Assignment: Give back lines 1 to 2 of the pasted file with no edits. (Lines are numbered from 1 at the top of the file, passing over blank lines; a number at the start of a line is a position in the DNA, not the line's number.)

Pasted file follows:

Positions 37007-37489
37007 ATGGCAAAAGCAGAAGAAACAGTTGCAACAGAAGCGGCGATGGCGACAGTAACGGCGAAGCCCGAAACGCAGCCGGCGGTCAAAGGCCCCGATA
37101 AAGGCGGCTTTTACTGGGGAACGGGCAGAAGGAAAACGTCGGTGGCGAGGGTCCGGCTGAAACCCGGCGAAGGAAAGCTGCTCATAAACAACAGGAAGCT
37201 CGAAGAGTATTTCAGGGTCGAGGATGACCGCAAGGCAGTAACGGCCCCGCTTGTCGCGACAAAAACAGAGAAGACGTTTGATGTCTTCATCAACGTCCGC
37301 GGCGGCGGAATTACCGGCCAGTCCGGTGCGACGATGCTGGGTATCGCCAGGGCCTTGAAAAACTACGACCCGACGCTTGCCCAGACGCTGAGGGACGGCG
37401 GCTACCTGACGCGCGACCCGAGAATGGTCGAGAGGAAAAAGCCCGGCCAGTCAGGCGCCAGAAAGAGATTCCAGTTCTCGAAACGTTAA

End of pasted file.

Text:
Positions 37007-37489
37007 ATGGCAAAAGCAGAAGAAACAGTTGCAACAGAAGCGGCGATGGCGACAGTAACGGCGAAGCCCGAAACGCAGCCGGCGGTCAAAGGCCCCGATA